Wednesday, May 13, 2009

Budget update -- awful (2)

A clarification to my post on this subject yesterday:

My comment about the "sometimes-circular logic" of the bond market was not an endorsement of the way the bond market thinks. In earlier posts I've made it clear that I think the bond market is underestimating the risk of higher inflation. One reason for that is that both the bond market and the Fed believe that inflation is largely a function of the strength or weakness of the economy. Call it the Phillips Curve theory of inflation.

As a supply-sider and as a monetarist, I believe that inflation is a monetary phenomenon. I think low inflation is conducive to stronger growth, whereas the Phillips Curvers believe that stronger growth is conducive to higher inflation.

The belief in the argument that growth causes inflation is based on the observation that inflation tends to decline in the wake of a recession. Correlation is not causation, however. Every one of the post-war recessions that we've had have been the result of a significant tightening of monetary policy. (See my posts on the real Fed funds rate and the slope of the yield curve.) So the real cause of declining inflation has always been tight money, not weak growth.

I've been pointing out for months now that despite the economy having hit a major air pocket, there has been no noticeable decline in core inflation. This contradicts the expectations of the Phillips Curvers, and supports the logic of the monetarists. Furthermore, collapsing energy prices have been the major factor depressing inflation to date, and now energy prices are rising again.

As for taxes, the market is correct to assume that higher taxes to fund Obama's expansion of government will tend to weaken the economy. But that doesn't mean that inflation is going to be low forever, as the bond market currently assumes. The inflation threat is independent of the course of taxes. Of course, it's possible that the Fed could try to soften the blow of higher taxes by keeping monetary policy accommodative, but that would only increase the eventual inflation problem.

Finally, I've mentioned before that I don't think higher Treasury yields are necessarily a threat to the economy. Higher Treasury yields will be a good sign that the economy is improving. The economy has thrived for years during periods of rising interest rates. Treasury yields are so low now that they could rise hugely before they posed a threat to the economy. We would need to see a monumental increase in the real Fed funds rate (which is currently negative) and a major flattening of the yield curve (which is now very positively-sloped) before higher interest rates would pose a threat to growth.


Mark A. Sadowski said...

"I've been pointing out for months now that despite the economy having hit a major air pocket, there has been no noticeable decline in core inflation. This contradicts the expectations of the Phillips Curvers, and supports the logic of the monetarists.

This is only true if you fail to look at the data. Core PCE was only 0.6% higher on average in the first quarter of 2009 than in the third quarter of 2008, or up at an annual rate of 1.2%. Until the "air pocket" core PCE was routinely rising on an annual basis in the 2.2-2.5% range. To find a six month change in core PCE that low you have to go all the way back to 1965 (when I was a one year old).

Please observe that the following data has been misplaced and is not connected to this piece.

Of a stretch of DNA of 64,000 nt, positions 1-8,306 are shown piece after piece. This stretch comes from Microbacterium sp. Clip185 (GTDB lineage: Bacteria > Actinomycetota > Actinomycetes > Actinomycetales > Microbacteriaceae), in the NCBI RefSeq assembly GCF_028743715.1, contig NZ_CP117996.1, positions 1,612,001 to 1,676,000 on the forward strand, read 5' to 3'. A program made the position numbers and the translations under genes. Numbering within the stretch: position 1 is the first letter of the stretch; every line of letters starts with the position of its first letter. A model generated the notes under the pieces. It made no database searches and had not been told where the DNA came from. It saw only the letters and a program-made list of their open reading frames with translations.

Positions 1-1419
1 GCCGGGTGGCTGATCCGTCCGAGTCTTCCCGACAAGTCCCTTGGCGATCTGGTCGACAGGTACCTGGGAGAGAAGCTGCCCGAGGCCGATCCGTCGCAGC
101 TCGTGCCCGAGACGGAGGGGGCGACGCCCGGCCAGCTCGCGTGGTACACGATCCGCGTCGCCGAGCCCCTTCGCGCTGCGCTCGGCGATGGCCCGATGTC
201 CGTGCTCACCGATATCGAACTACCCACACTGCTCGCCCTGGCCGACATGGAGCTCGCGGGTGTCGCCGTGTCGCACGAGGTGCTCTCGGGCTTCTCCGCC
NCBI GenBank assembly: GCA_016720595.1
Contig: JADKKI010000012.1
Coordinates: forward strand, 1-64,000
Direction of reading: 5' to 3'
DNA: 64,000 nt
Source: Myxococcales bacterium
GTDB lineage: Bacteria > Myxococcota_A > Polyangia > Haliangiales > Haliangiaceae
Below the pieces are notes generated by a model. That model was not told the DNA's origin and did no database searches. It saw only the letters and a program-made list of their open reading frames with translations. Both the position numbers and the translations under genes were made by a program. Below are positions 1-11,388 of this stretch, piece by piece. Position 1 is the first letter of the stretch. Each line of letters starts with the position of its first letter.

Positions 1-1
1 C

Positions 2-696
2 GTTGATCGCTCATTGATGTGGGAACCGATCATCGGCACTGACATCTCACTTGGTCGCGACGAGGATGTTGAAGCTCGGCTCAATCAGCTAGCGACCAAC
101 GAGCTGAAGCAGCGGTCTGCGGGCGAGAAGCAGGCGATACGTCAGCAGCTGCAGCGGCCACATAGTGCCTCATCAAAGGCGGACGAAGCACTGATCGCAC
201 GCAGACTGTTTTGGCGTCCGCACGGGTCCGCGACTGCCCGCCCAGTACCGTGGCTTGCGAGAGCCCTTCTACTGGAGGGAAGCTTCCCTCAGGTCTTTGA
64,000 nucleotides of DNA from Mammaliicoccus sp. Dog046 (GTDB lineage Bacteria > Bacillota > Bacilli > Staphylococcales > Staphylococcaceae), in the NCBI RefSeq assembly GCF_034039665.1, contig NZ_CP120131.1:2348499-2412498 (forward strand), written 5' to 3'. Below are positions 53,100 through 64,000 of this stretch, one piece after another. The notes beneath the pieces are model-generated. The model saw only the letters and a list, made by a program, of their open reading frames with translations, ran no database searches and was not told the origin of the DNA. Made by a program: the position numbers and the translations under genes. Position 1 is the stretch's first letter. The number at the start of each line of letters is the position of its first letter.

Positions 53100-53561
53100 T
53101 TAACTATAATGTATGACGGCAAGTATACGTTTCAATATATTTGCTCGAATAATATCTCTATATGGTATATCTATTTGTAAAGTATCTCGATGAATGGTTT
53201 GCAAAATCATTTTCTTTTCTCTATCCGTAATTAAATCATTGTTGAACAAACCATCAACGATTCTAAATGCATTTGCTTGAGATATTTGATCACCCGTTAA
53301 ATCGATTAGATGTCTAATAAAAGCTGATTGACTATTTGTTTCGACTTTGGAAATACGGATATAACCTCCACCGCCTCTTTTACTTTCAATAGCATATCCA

Monetary aggregates have an exceedingly poor record in forecasting inflation owing to the volatility of money velocity. They are notably worse as inflation gets very low (as it has now). That's because the interest elasticity of demand for money approaches infinity as people stuff their mattresses with it. Please don't hold you breath waiting for the hyperinflation to come.

Paul said...


Assuming Obama's planned massive government, debt, and tax tidal wave succeeds, and combined with the SS and Medicare time you foresee economic armageddon or can we somehow shrug it off?

Scott Grannis said...

Mark: Core PCE rose at a 2.3% pace in the three months ended March '09. That is actually a bit faster than the year over year, 2-year, and 5-year annualized pace of prior gains. Core inflation is alive and well. I rest my case.

Scott Grannis said...

Paul: I think we can avoid the doomsday scenario. This economy is very resilient and dynamic. The result of all the spending and higher taxes will likely be sub-par growth for a long time, but growth nevertheless. Unemployment rates will be higher than usual; real incomes won't rise as fast as they have in the past. The best thing that could happen is a popular uprising against all this government meddling. If we could actually turn back the tide of spending that would be incredibly positive.

Mark A. Sadowski said...

I'm consistent in the manner that I measure inflation. The record still stands. Average PCE in the first quarter of 2009 was 0.6% above the average of the third quarter of 2008. That is the least increase in core prices between any two quarters since 1965, period. I know that you know that monthly inflation figures are highly variable so why should we pay too mch attention to them (I'd love to see what you have to say after a few more months).

Scott Grannis said...

Mark: using the average of every quarter introduces a lag into your results. I prefer to use monthly data and compensate by allowing for natural variability. But it seems to me that, especially in the first three months of this year, the economy was so far below trend that it should have had a discernible negative impact on core inflation. But it didn't. I will be happy to admit I'm wrong if things turn against me in the future. Seems like one us is sure to be wrong.